Take a supernatural comedy, set it in a small Irish town, and sprinkle in a Saturday Night Live alum and an Australian comedic actress. What do you get? Either something extraordinary or just Extra Ordinary, the debut feature from Irish filmmakers Enda Loughman and Mike Ahern. The comedy about (mostly) friendly ghosts was deemed a perfect midnight movie at this year’s MIFF, as it played at 11:30 on the festival’s first Friday before an encore on its middle Saturday, at the less bewitching hour of 9 p.m.
Irish comic Maeve Higgins plays a woman called Rose who works as a driving instructor in her little Irish hamlet, but most of the calls she gets are not about the finer points of parallel parking. She’d had a past career as a medium who can speak to and wrangle restless spirits, some of whom try to get her attention to this day by waving at her with inanimate objects, and other relatively harmless bits of spectral whimsy. Seems that most people in this town want her to expunge their home of some kind of spirit, but she won’t do that anymore due to a tragic mishap when her father, a TV medium, channelled the spirit of a dog that was in the path of a lorry.
One particular dad (Barry Ward) is desperate, though. Martin Martin’s teenage daughter has been placed in a spell that causes her to float a couple meters above her bed. Though he doesn’t know it, it’s the work of an American expatriate (Will Forte), the singer Christian Winter, who had a lone hit song that made him famous. He’s living in a nearby castle but hasn’t had a hit in years. (They call him “One Hit Winter.”) However, he’s got a deal with the devil in the works to sacrifice a virgin and get back on top of the music world. She’s the virgin … or so her dad thinks, anyway. Dad’s not entirely surprised by the supernatural occurrence, as his own deceased wife haunts their house, leaving him posthumous messages about being sure to pay his auto tax.
Extra Ordinary is sweet and a lot of fun. Its Irish sensibilities make it a real joy, especially as embodied by Higgins in a delightful central turn, and Ward as the dad who has to take on a variety of different roles as part of the story. The film feels a bit like something that might have emerged from New Zealand, as the self-effacing humour and local colour have a similar aspect to them.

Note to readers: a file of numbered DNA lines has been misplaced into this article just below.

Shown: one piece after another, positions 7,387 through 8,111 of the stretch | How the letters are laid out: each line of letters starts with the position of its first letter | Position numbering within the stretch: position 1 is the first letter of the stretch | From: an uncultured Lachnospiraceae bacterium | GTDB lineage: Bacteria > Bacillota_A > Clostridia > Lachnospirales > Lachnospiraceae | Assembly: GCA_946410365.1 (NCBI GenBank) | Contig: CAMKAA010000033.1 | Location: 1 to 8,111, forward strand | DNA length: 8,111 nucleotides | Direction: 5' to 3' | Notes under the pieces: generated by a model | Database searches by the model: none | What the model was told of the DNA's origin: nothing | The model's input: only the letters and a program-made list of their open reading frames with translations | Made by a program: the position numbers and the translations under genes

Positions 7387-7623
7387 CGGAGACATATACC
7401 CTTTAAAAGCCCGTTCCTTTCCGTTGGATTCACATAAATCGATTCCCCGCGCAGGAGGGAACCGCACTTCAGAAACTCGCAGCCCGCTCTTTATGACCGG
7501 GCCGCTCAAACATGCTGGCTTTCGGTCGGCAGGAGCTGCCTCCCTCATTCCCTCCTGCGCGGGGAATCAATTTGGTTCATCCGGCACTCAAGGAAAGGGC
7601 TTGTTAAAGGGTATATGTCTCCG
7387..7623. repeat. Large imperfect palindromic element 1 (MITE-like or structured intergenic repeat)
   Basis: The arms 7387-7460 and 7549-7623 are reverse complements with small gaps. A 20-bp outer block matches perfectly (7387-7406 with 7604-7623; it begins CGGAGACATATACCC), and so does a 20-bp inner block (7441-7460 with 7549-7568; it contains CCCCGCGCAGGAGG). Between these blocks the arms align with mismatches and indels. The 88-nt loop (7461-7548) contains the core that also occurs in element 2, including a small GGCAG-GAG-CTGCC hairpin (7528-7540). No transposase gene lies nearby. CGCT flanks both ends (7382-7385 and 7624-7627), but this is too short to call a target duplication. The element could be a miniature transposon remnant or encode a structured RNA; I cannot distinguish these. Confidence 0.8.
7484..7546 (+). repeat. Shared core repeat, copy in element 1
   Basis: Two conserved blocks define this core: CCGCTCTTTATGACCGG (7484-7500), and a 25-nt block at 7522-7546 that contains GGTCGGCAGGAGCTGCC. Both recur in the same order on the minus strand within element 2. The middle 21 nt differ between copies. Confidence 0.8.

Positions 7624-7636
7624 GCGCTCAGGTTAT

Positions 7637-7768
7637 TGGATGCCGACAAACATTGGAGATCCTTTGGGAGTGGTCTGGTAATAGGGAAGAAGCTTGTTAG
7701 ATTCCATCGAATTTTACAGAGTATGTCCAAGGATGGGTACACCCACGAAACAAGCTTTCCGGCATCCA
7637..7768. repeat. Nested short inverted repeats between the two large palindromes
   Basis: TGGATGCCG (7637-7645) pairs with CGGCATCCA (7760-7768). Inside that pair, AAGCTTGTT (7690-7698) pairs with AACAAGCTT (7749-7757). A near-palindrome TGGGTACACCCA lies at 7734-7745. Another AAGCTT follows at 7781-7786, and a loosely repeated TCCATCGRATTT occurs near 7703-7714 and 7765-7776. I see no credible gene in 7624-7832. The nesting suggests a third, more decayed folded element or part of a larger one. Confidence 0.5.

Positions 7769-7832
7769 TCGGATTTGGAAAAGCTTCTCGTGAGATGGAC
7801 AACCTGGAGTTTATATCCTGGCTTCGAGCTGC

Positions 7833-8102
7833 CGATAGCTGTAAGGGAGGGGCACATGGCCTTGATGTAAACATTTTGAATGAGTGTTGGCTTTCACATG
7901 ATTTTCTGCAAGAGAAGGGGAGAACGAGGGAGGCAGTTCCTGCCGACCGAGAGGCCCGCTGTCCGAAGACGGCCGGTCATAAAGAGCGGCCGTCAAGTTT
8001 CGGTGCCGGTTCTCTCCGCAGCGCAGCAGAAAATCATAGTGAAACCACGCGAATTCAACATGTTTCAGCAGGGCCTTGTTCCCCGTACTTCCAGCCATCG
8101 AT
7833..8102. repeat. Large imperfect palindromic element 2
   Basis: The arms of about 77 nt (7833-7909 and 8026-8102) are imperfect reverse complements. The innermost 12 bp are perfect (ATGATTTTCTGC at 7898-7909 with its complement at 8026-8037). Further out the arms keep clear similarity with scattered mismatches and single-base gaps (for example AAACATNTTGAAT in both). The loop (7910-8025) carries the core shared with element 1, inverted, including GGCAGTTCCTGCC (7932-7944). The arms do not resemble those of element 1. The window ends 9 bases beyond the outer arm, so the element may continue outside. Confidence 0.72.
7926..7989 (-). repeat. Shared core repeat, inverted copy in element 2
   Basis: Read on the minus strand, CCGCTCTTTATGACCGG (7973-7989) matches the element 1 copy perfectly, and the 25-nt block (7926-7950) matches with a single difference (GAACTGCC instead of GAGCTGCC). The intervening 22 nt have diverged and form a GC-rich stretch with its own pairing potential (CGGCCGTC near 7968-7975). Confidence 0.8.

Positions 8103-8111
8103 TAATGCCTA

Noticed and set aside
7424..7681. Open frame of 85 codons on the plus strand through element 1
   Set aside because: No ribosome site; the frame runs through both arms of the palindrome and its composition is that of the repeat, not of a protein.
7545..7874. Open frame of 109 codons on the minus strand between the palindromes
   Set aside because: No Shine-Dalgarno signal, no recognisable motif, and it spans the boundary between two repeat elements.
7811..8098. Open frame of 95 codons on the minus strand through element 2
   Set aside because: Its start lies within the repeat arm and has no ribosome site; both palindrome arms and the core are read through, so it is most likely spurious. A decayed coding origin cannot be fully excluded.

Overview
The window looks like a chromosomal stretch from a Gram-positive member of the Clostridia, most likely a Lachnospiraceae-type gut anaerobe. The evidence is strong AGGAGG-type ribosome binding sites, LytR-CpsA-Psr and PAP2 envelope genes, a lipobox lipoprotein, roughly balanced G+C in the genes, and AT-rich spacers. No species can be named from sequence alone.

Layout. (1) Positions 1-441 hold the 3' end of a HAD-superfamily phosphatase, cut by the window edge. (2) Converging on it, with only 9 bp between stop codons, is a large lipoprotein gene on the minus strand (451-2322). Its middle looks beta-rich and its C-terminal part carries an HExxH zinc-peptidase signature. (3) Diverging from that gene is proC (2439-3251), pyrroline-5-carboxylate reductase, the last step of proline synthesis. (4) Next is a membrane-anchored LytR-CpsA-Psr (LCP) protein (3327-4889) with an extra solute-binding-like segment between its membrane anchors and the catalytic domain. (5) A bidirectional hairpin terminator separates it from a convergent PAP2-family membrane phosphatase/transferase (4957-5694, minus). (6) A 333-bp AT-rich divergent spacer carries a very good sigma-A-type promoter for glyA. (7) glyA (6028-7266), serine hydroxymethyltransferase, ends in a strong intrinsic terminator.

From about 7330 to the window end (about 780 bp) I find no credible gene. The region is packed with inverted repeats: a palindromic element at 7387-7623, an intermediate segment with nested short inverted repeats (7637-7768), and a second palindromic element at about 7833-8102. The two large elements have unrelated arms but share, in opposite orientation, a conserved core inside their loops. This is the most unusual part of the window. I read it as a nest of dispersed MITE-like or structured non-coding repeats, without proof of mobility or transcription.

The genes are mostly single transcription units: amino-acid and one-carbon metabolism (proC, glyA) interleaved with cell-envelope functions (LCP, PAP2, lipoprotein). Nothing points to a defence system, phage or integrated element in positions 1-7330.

As in something like What We Do in the Shadows, Loughman and Ahern have a good command of their tone as well as their special effects, allowing for something that exceeds a seemingly modest budget while also giving us imagery that might be genuinely disturbing under different circumstances. But make no mistake, they’ve set out to make a comedy, not a horror movie, and Extra Ordinary is funny from start to finish.
Surprisingly, the funny parts don’t involve either of the two foreign imports, or at least not to the extent you would expect. Forte has carved out a hilarious niche in the comedy landscape since leaving SNL, but that niche doesn’t necessarily mesh with the dominant comedic mode of this film. Forte is funny sometimes just because Forte is naturally funny, but he feels a bit like he’s in a different movie.
The same is true for Australian actress Claudia O’Doherty, star of the Netflix series Love. She’s a bit miscast as Forte’s girlfriend, who basically has to act like she’s jack of it in every single scene. That’s not a great use of her talents, which are on better display as the eccentric optimist Bertie Bauer in Love. Their inclusion in the cast is by no means fatal to the charm of Extra Ordinary, but it does diminish it.
Fortunately, there’s a lot to go around. With the exceptions noted above, this is a movie about nice people trying to figure out their lives, capturing the general hopelessness of that while remaining positive. That may sound a bit wet, but it’s only wet with ectoplasm, a substance that factors into the proceedings more than any film since Ghostbusters. In fact when Martin mentions Ghostbusters by name, Rose replies, “Oh, I haven’t read it!” Innocence like that can’t be faked, and a movie that makes you believe it is extraordinary indeed.